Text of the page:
Sleepstat Load (0.6ms)  SELECT "sleepstats".* FROM "sleepstats" WHERE "sleepstats"."date" IN ('2011-12-07', '2011-12-06', '2011-12-08', '2011-12-09', '2011-12-10', '2011-12-11', '2011-12-12', '2011-12-13', '2011-12-14', '2011-12-15') AND "sleepstats"."date" = '2011-12-12'
Sleepstat Load (0.4ms)  SELECT "sleepstats".* FROM "sleepstats" WHERE "sleepstats"."date" IN ('2011-12-07', '2011-12-06', '2011-12-08', '2011-12-09', '2011-12-10', '2011-12-11', '2011-12-12', '2011-12-13', '2011-12-14', '2011-12-15') AND "sleepstats"."date" = '2011-12-13'

How can I improve the efficiency of this process so that I'm not hitting the database so many times?

share|improve this question

1 Answer 1

up vote 1 down vote accepted

if your stats are not too heavy to calculate, you should better use a callback to calculate the stats each time a record is created or updated :

Class Sleep < ActiveRecord::Base
  before_save :create_or_update_stats

  def create_or_update_stats
    # avoid calculation if record is new or if nothing changed
    return unless ( self.new_record? || self.changed? ) 

    date = self.start_time.to_date
    stats  = Sleepstat.find_or_create_by_date( date )
    sleeps = Sleep.where( date: date )

    # now calculate the stats and save them.
  end
end

EDIT of course, you'll have to add a callback on destroy, too. you get the spirit.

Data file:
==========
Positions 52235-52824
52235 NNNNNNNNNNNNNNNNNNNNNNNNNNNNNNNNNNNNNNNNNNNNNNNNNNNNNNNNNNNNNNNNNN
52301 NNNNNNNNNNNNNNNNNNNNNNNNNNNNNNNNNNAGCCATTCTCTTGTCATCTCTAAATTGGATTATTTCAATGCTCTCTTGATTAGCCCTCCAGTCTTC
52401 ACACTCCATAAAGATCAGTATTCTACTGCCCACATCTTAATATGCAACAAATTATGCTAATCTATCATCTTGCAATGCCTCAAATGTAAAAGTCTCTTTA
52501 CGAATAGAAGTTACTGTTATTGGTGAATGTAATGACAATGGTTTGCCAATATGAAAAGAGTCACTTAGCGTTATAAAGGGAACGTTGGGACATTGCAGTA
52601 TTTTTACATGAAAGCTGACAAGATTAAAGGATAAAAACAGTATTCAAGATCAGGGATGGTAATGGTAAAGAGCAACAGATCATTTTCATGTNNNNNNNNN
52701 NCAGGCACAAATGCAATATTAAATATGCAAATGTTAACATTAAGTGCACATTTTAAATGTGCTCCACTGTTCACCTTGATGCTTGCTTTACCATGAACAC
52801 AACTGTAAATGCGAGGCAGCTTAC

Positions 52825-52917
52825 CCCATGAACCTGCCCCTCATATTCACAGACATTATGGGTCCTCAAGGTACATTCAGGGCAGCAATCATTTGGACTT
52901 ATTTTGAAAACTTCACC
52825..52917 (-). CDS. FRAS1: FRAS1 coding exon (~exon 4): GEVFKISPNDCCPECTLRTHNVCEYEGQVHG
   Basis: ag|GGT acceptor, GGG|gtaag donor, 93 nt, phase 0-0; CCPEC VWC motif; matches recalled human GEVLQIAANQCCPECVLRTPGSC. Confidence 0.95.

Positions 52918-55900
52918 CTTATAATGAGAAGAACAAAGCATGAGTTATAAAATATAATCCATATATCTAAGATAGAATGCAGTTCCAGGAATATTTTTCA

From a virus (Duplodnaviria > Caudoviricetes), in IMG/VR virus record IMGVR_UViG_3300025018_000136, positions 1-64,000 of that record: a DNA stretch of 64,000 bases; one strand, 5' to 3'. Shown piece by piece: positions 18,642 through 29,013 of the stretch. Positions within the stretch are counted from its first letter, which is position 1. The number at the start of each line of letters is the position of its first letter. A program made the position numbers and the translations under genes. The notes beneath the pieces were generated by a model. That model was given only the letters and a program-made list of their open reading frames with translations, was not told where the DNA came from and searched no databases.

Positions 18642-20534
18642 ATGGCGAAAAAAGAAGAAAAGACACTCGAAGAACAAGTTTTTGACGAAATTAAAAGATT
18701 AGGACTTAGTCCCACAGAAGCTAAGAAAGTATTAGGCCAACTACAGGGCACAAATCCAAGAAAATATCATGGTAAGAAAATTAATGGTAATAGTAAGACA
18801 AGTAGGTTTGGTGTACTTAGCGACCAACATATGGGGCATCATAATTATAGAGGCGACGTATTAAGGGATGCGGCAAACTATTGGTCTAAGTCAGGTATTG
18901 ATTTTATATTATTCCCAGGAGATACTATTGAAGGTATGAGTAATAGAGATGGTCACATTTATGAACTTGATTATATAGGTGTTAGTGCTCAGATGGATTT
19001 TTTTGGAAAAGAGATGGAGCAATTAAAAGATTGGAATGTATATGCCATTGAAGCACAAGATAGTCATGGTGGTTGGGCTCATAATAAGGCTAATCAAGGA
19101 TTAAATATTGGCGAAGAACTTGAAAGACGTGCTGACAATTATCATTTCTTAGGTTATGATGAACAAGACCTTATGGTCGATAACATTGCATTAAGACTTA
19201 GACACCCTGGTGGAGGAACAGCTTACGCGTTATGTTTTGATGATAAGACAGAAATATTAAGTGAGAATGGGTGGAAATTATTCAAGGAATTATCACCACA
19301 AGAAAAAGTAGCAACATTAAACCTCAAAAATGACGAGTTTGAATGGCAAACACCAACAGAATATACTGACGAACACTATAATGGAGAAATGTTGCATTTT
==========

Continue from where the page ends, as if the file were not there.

extra tips :

  • don't use the for syntax. It internally calls each, so why bother ?
  • this does the same thing you do in 2):

    all_sleeps.map{|s| s.start_date.to_date }.uniq
    # or even this
    all_sleeps.map( &:start_date ).map( &:to_date ).uniq
    
  • to test if a relation is empty, use stat.exists? instead of your statement

  • if you really need to do heavy calculations, you should take a look at arel tables as they allow you to skip record instantiations and to only load the data that you need, providing a nice boost
share|improve this answer
    
Questions about sleeps = Sleep.where( date: date )... Sleep has the field start_time which I'm using to evaluate the date, so I'll need to cast that from a timestamp to a date. It's stored in UTC, however. How can I cast it to a date and retain the time zone information? Something like sleep_on_date = Sleep.select('start_time,end_time,multiday,time_zone,in_progress').where('person‌​_id = ? AND CAST(start_time AS DATE) = ?', self.id, the_date) (p.s. Using Postgres) –  Clay Dec 16 '11 at 18:10
    
mmmm. dealing with time is always tricky (btw, sorry for the mistake). Especially because when people enter a Date / time on your site, they expect that the time they specify is on their time zone. I guess the good practice would be to detect client's time zone and convert the field to UTC, and to possibly detect client's time zone when displaying to convert it back? On the other hand, it may be overkill... for a date. How many people will enter a DateTime that will effectively match with day +-1 in another timezone ? –  m_x Dec 16 '11 at 23:32
    
Your problem is centered around the night. you already have chosen that a sleep would be linked to the day people felt asleep. This is a design matter... all things rounded up, why not store your date as three integer columns (day, month, year) with an index on them ? if you seek performance, that's the way to go i think –  m_x Dec 16 '11 at 23:35
    
Well, I'm using Datetime fields at the moment, allowing them to specify a time zone (and set a default) and storing the time zone separately in a time_zone field. That may be overkill, but it works at the moment. I guess I can iterate through the records after the query, narrowing with Postgres overlaps, when I can convert the time zone properly. –  Clay Dec 17 '11 at 3:00